Iran’s civil aviation authority has said it’s following international rules and will allow other countries to participate in its investigation of a plane crash that killed 63 Canadians.
But the role Canada is being offered by Tehran amounts to the bare minimum required by the international legal convention on aviation accident investigations — and at this point does not include active participation in the probe into the crash of Ukraine International Airlines Flight PS752 on Wednesday, or access to information from the flight data recorder.
Prime Minister Justin Trudeau said today that won’t be enough — that Canada needs full access for its experts to help with the investigation.
“The families of the victims and all Canadians want answers,” said Trudeau. “I want answers. That means closure, transparency, accountability and justice.”
The Convention on International Civil Aviation, signed by 193 governments around the world, includes standards and requirements for international co-operation on aircraft accident investigations.
Since Canadians died onboard Flight PS752 in Tehran, Canada has some rights that kick in automatically, according to the international requirements.
The Transportation Safety Board (TSB) is allowed to appoint an expert to the investigation. The agency already has designated an expert who can visit the scene of the crash. The TSB confirmed Thursday that Iranian authorities have invited it to the crash site and it’s “making arrangements” to travel there.
Canada’s designated expert also will be able to receive and review information released by Iran’s aviation officials, monitor the progress of the investigation, and receive a copy of the final report according to the convention.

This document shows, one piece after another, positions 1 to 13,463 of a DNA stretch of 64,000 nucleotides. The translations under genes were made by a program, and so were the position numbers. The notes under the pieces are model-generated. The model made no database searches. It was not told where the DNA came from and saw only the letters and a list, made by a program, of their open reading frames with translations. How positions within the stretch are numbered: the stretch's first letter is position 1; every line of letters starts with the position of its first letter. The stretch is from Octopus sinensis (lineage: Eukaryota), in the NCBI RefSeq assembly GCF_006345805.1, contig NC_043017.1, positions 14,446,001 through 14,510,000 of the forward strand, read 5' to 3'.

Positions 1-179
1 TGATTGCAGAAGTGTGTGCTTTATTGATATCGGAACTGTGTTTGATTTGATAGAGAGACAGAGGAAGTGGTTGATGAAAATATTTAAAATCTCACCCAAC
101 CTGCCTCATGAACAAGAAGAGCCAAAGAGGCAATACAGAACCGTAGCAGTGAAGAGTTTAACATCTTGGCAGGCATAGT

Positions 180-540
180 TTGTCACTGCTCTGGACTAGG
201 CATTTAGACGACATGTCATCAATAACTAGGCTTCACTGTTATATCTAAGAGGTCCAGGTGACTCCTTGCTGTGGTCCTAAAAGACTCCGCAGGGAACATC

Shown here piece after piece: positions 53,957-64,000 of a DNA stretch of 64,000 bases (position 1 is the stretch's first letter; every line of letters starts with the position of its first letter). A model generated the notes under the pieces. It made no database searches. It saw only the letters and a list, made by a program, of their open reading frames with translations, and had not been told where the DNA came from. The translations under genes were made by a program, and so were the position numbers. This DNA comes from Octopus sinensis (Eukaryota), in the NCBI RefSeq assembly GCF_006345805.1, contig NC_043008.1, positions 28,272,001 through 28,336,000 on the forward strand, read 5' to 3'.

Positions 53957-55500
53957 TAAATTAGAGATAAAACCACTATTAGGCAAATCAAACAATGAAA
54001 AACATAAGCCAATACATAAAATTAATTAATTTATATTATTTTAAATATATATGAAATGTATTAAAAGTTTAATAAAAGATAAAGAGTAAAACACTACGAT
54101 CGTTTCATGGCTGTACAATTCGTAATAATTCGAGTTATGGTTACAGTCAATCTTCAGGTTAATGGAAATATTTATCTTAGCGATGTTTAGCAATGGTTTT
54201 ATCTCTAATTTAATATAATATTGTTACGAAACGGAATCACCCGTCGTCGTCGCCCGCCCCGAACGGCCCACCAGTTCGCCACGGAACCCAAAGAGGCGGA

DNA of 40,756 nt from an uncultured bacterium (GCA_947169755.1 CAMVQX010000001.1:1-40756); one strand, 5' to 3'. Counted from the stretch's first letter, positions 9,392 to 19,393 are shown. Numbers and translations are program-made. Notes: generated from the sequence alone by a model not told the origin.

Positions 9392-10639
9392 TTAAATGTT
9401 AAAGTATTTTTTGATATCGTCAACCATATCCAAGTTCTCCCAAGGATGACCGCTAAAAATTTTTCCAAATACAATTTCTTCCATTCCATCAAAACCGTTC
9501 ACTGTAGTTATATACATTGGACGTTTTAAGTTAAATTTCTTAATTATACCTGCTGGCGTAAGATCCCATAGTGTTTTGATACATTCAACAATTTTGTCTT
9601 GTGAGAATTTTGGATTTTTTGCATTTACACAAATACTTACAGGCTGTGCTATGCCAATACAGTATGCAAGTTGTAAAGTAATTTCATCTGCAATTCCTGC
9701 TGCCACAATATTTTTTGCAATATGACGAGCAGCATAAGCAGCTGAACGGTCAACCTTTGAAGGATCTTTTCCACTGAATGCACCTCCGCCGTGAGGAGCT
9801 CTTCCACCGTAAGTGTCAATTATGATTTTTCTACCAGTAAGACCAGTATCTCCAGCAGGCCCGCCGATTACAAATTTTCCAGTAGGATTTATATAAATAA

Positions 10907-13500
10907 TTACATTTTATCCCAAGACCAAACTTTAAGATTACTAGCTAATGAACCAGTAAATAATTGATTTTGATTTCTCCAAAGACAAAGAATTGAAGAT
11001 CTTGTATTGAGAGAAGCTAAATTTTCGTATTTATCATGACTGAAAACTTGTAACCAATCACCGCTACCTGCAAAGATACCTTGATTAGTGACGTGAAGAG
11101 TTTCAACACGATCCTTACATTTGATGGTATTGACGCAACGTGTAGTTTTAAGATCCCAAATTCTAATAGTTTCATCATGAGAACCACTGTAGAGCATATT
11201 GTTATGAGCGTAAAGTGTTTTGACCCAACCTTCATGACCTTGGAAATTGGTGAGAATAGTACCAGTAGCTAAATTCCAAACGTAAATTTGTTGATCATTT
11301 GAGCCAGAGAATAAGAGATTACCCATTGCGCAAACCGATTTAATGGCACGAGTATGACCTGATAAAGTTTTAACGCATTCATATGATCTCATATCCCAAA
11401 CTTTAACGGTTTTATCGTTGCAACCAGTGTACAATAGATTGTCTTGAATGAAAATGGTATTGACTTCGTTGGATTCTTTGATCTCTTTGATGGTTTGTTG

‘These families need their answers’
David McNair is a former veteran Canadian aviation safety investigator with the TSB. He said the level of access to the investigation Iran is offering is “quite limiting for countries who lost citizens.”
“They don’t get information on the witness interviews, the flight data recorder information,” said McNair. “They’re quite limited … A lot of questions have to be answered and you have to wait for [the] investigating authority to release information.
“These families need their answers and they need them quickly. It’s a very tough situation.”
The TSB can ask for additional information and offer the Iranians its expertise. But there’s no guarantee that offer will be taken up, said the TSB.
Foreign Affairs Minister François-Philippe Champagne has put pressure on his Iranian counterpart to grant Canada deeper access and permit it to take an active role in the investigation. Canada cut diplomatic ties with Iran in 2012. The Trudeau government has since tried without success to re-establish diplomatic relations.
Canada appeals to Ukraine
Since Canada is without an embassy in Iran, Transport Minister Marc Garneau said he hopes it can get access to the investigation through Ukraine, and has offered Ukraine technical assistance with the probe.